In my last post, I explained the basics of how Mutual Funds work.
Here’s the thing with investing – sometimes the markets will go up and sometimes the markets will go down, which is why it’s important to have the right strategy in place for you! This brings me to another investment option: Segregated Funds.
Seg who?! Glad you asked.
WHAT IS A SEGREGATED FUND?
A Segregated Fund is basically a Mutual Fund investment, “wrapped” within a life insurance contract. These investments can only be purchased through a life insurance company.
BENEFITS OF SEGREGATED FUNDS
- A Segregated Fund policy includes both a maturity guarantee and a death benefit guarantee (usually 75% or 100%).
- The maturity guarantee ensures that a certain percentage of your principal investment will be paid to you at the end of a specific time period (usually 15 years).
- The death benefit guarantee applies when you pass away. This money will be given to your beneficiaries.
- At the time of maturity or death, the amount paid out is the higher of the market value or the guaranteed amount. This means that you can minimize losses and maximize returns in your investment.
- For example, let’s say you invested $20,000 in a Segregated Fund 15 years ago and it matures today. You chose the 75% maturity guarantee option.
If the market drops and your investment is now worth $14,000, you will receive $15,000 (75% of the initial $20,000).
If the market did well and your investment is now worth $30,000, you will receive $30,000.
- Growth Potential
- Some companies offer “reset” options, which means that you can take advantage of a market gain and lock-in the higher amount as your new principal amount.
- Using the same example above, your principal would have been $20,000 in year 1.
In year 2, if your investment grew to $22,000 and you used your reset option, the new principal would be $22,000.
This means that your maturity guarantee would now be $16,500 (75% of $22,000).
- Now, imagine if you used the resets multiple times throughout your investment period – you can potentially have much greater guarantees.
- Potential Creditor Protection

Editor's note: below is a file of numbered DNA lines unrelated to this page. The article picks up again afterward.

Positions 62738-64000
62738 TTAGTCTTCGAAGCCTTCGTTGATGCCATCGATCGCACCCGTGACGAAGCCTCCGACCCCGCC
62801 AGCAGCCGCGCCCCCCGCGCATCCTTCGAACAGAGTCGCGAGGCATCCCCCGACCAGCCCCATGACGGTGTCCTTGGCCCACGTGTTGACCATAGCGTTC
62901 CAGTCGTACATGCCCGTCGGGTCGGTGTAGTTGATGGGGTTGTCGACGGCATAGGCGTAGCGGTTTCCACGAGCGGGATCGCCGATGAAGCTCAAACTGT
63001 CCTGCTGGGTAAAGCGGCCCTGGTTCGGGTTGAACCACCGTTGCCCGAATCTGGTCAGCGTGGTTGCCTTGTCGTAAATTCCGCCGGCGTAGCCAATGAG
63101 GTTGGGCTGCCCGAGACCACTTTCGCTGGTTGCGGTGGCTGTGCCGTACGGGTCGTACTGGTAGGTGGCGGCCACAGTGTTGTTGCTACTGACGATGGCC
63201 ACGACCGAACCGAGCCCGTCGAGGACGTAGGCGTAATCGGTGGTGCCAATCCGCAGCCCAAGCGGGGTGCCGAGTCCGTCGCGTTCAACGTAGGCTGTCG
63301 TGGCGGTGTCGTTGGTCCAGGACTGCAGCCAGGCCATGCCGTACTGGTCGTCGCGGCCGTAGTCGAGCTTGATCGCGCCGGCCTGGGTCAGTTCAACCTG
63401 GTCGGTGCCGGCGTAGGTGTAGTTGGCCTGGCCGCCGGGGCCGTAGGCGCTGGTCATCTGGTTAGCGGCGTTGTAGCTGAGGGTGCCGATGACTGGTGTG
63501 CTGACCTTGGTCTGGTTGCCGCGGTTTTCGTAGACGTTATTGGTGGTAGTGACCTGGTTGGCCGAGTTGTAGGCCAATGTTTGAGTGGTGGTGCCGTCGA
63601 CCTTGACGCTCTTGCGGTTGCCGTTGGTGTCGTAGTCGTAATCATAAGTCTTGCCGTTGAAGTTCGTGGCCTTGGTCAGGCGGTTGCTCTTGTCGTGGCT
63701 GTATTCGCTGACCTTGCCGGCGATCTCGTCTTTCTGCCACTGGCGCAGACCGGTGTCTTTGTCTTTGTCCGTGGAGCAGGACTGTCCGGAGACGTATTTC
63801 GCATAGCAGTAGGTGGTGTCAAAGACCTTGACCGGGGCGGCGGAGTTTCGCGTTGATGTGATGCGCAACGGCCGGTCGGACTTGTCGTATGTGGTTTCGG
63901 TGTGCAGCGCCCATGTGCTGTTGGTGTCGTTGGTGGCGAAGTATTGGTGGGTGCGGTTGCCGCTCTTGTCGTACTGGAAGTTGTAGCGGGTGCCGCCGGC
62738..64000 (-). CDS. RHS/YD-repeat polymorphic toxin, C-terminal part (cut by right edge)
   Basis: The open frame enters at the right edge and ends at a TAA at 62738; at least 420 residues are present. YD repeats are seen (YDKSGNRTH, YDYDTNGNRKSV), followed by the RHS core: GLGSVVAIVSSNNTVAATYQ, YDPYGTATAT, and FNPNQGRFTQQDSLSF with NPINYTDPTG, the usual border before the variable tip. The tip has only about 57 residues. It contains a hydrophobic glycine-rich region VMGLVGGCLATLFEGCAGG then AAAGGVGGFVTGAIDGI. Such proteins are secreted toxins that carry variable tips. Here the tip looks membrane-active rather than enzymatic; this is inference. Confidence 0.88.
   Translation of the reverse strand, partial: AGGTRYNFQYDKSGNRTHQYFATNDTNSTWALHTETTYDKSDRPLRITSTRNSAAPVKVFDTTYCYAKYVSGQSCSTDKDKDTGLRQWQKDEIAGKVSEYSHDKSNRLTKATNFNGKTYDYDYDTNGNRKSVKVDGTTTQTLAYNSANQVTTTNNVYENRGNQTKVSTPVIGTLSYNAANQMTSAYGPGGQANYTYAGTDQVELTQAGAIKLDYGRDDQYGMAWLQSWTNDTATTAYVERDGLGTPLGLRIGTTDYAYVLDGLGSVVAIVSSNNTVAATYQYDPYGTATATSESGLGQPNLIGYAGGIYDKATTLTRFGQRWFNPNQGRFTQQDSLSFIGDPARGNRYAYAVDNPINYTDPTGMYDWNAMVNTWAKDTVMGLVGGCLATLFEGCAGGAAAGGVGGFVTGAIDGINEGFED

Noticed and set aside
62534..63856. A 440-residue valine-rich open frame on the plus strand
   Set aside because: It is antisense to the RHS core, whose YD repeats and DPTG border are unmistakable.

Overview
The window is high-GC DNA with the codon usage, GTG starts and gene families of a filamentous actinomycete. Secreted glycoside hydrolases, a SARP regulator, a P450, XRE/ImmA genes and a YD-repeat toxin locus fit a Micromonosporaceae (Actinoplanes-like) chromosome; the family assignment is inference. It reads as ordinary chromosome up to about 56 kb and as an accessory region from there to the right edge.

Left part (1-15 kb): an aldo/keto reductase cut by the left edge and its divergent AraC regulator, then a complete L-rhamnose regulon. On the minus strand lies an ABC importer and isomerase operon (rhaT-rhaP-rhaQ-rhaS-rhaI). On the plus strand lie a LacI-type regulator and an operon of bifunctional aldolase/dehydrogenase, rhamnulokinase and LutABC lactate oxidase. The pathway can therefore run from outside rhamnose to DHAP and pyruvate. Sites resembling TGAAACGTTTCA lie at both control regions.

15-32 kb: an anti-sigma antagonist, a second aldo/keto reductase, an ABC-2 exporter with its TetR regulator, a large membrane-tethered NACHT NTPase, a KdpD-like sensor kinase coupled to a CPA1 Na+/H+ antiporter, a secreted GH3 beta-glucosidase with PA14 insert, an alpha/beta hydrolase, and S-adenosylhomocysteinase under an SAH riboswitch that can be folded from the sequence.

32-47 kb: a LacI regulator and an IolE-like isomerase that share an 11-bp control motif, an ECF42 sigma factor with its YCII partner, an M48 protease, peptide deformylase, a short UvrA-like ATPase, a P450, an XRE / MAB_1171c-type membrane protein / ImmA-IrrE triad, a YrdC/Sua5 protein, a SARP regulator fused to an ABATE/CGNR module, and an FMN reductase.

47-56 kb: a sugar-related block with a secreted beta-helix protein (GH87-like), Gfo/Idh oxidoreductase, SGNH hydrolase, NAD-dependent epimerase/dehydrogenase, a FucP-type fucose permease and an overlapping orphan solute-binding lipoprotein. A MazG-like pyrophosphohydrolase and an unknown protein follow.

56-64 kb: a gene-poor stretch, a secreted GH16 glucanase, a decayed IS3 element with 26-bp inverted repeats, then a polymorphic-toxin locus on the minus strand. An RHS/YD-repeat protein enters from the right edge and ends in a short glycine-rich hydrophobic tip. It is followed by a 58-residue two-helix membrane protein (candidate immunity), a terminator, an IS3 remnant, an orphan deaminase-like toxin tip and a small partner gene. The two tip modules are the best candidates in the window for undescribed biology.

- As self-employed individuals and small business owners, this feature is especially useful in the event we are faced with bankruptcy or a lawsuit.
- Provided a family member is named as a beneficiary, personal holdings within a Segregated Fund can be protected from creditors.
- Efficient Estate Transfer
- Since a Segregated Fund is an insurance contract, it behaves like an insurance policy when you pass away. Investments held within this fund are paid directly to your beneficiaries.
- This can reduce the stress on your loved ones by eliminating lengthy and expensive probate and legal fees and processes.
- When you pass away, once your will is probated, it becomes a publicly available record in your province of residence.
- Segregated Funds proceeds, like life insurance, are paid quickly and privately to your beneficiaries.
WHAT ABOUT THE FEES?
Like with Mutual Funds, there are fees associated with investing in a Segregated Fund. These fees are usually a bit higher in a Segregated Fund.
When you consider the guarantees and other benefits offered by a Segregated Fund however, it makes sense the fees are higher. Remember, the insurance company is taking on the risk of these guarantees and they have to pay out as per the contract, even if we are in a recession environment!
There is no cut and dry answer on what investment would work best for you. In some cases, you may have investments in both Segregated and Mutual Funds, depending on your family, business and retirement objectives.
It’s best to sit with your advisor regularly to make sure your investment plans are on track.
Kim Lowrie is an insurance agent and mutual fund representative with World Financial Group.
She and her husband have made it their lifelong mission to help families, individuals and business owners succeed financially.
To find a solution that best fits your needs and goals, connect with Kim: